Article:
Advance Review of Felicia Day’s Memoir

Felicia Day Book Review

As I have said before, I work in a bookstore, and my favorite perk of working in a bookstore is the Advanced Reader Copies (ARCs) I have access to. They allow me to read a book before it comes out and review it and talk to you lovely people about it so you can get all excited and go buy it when it comes out. I may sound flippant, here but I really mean it. I love talking about stuff that’s coming out and I genuinely hope you buy the next book I talk about, which is You’re Never Weird on the Internet (Almost), a memoir by Felicia Day, published by Touchstone, to be released in August of 2015.

As soon as I heard this book was coming out I did two things. The first was send an email to my coworkers, who are as into Geek and Sundry as I am, and the second was to email the publishing house’s rep for the store to request an ARC. I and my co-worker both emailed and her reply was hilarious. It went a little something like this “Hi Andrew, of course I can get you an ARC, I literally just came out of the meeting where they announced this book! You guys work fast.” Yes… I am a nerd and work incredibly quick when I want to.

I read this book fairly quickly and really enjoyed her (Felicia Day’s) story. Felicia Day is a rather smart young lady and hearing her talk about her past and her experiences was really great. But what made this book stand out and really grab my attention was not the funny anecdotes of her hippy mom, but rather the later chapters where she talks about the immense highs and lows of her life. She went through quite a bit, and most of it happened offstage. I was very happy to see that she didn’t pull any punches and was brutally honest.

There were two sections that really stood out to me. The first section is where Felicia talks about her obsessive descent into the seedy world of WoW (World of Warcraft) addiction. She talks about how WoW was really as much about the social experience as it was about gaming. She literally spent thousands of hours logged in and it slowly took over her life. I felt this was a very raw and emotional chapter to read, and she really explores and lays out her life; you can tell that she looks back at it as a teaching experience and as a real problem she had. Those who say gaming addiction is not really addiction need to be aware that there are people who rarely log off and literally live in front of their television and computer screens because they don’t feel accepted anywhere else.

The second and most powerful thing that stood out for me was the chapter where Felicia recounts her bout with depression. I have recently overcome several months of severe depression and understand where she is coming from. She talks about how she felt, the anxiety she felt and the physical toll it took on her body. This struck a nerve with me in the best way as she 100% described how I felt for several months. My depression was not as bad or as lengthy as hers, but I know exactly how she felt. I count myself lucky that I am recovering already. I honestly have a lengthy road to go and worry about backsliding at any moment but after this chapter I feel a little better knowing that I am not alone in how I felt.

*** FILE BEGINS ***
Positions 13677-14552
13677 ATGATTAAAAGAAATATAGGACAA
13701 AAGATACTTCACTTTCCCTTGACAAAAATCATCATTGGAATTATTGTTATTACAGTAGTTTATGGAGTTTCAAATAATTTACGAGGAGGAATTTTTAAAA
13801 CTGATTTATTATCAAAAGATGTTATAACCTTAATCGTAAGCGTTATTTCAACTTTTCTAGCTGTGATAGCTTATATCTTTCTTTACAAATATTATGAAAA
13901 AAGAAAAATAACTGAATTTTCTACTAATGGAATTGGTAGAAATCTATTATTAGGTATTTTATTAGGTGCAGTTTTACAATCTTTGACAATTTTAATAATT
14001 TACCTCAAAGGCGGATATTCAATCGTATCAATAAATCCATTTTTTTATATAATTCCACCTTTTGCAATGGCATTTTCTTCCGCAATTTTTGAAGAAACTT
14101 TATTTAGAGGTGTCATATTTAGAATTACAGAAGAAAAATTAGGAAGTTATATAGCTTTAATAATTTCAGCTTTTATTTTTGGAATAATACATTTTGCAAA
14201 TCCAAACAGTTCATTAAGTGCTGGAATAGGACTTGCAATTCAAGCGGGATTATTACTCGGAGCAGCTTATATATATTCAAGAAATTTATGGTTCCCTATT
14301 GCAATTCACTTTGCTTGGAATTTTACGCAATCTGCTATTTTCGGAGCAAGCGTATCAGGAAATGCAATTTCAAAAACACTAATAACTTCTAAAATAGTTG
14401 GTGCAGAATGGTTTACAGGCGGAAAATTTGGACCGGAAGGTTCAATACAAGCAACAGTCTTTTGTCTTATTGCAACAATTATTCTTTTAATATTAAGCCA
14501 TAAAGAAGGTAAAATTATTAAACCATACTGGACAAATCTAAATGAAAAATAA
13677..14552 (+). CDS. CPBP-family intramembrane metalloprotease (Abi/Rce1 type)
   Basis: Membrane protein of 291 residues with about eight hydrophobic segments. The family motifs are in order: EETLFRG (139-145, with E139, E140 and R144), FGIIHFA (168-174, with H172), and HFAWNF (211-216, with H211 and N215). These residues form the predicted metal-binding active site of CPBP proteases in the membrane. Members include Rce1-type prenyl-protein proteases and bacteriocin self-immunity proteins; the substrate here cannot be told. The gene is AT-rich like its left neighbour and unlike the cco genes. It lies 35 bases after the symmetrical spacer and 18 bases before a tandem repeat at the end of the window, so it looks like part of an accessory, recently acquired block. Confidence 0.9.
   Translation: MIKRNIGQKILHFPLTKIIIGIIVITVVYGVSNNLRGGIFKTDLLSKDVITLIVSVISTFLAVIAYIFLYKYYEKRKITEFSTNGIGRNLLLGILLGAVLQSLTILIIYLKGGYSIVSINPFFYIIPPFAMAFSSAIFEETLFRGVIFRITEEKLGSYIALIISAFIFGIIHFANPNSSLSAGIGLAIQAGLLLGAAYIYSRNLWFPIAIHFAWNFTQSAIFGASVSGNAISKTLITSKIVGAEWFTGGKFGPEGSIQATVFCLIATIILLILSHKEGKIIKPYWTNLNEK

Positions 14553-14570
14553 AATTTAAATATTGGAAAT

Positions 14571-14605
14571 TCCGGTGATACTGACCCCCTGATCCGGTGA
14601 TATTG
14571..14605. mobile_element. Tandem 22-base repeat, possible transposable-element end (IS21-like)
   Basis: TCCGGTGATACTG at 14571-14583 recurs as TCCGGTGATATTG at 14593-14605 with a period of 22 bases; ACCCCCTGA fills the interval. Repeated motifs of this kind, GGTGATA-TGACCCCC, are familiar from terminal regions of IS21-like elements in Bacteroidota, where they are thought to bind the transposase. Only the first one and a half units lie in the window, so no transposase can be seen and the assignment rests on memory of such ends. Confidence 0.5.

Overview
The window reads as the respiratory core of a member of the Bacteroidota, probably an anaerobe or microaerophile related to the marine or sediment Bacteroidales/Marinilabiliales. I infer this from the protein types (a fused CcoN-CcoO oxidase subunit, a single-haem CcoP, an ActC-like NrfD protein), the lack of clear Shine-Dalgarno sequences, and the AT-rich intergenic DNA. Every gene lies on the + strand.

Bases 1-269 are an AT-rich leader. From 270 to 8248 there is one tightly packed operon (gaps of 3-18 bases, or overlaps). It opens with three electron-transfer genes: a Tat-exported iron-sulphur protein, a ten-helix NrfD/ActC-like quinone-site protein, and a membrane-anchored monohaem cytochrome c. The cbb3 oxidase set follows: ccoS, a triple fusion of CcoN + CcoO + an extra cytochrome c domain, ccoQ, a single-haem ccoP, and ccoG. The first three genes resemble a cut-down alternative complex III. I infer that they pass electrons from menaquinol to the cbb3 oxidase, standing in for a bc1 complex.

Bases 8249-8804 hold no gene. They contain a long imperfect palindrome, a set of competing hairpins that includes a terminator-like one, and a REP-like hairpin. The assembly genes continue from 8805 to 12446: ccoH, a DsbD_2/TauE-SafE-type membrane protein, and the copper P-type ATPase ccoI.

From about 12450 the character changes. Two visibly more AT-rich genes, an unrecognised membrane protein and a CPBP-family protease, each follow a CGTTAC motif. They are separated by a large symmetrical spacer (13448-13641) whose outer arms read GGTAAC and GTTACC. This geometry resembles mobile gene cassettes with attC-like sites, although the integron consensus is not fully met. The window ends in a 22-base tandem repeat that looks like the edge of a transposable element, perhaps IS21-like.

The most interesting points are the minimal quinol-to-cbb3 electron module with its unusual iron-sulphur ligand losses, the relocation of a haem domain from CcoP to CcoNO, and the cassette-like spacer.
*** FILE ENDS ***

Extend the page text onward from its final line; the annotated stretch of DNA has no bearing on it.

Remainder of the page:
The book as a whole is well written, funny, and accessible. I like the approach she took in writing it, the book flows nicely, and transitions from chapter to chapter are very natural, like she is chatting with you and not writing a book about herself. That being said, there are a couple of flaws with it. Personally I would have liked to hear more about her experiences growing up, attending university at 16, and a bit more about her acting career. She rightly focuses on Geek and Sundry and The Guild but I would have liked to have heard her talk about her time on shows like Supernatural and Eureka and her relationships with other actors and writers like Joss Whedon, who she mentions a couple of times and thanks at the end, but we don’t hear much about her relationship with Joss or the other Whedons.

This book is a definite must have for any fan and gets 4/5. Good job, Felicia; you are always a joy to hear from.

Andrew Dearborn
About Andrew Dearborn (81 Articles)
Andrew Dearborn is a part-time reviewer, long-time reader, and occasional video gamer. He grew up in a small Southern Manitoba town and, as many from his area tend to do, migrated to the "big city" of Winnipeg, where he works full time as a bookseller and event facilitator for McNally Robinson as well as a substitute teacher. He is actively pursuing a career in teaching, having received his Bachelor of Education in high school History and English from the University of Manitoba in 2013. While attending the University of Manitoba he was lucky enough to have one of his many short stories, "Socrates' Last Drink", published in The Manitoban. Andrew is also a bilateral cleft palate, a Mennonite, and a nerd, having started his comic book collection at the tender age of seven with a small stack of hand me down Spider Man and Jack Kirby-drawn Eternals issues. In his spare time he reads, writes and talks... incessantly.
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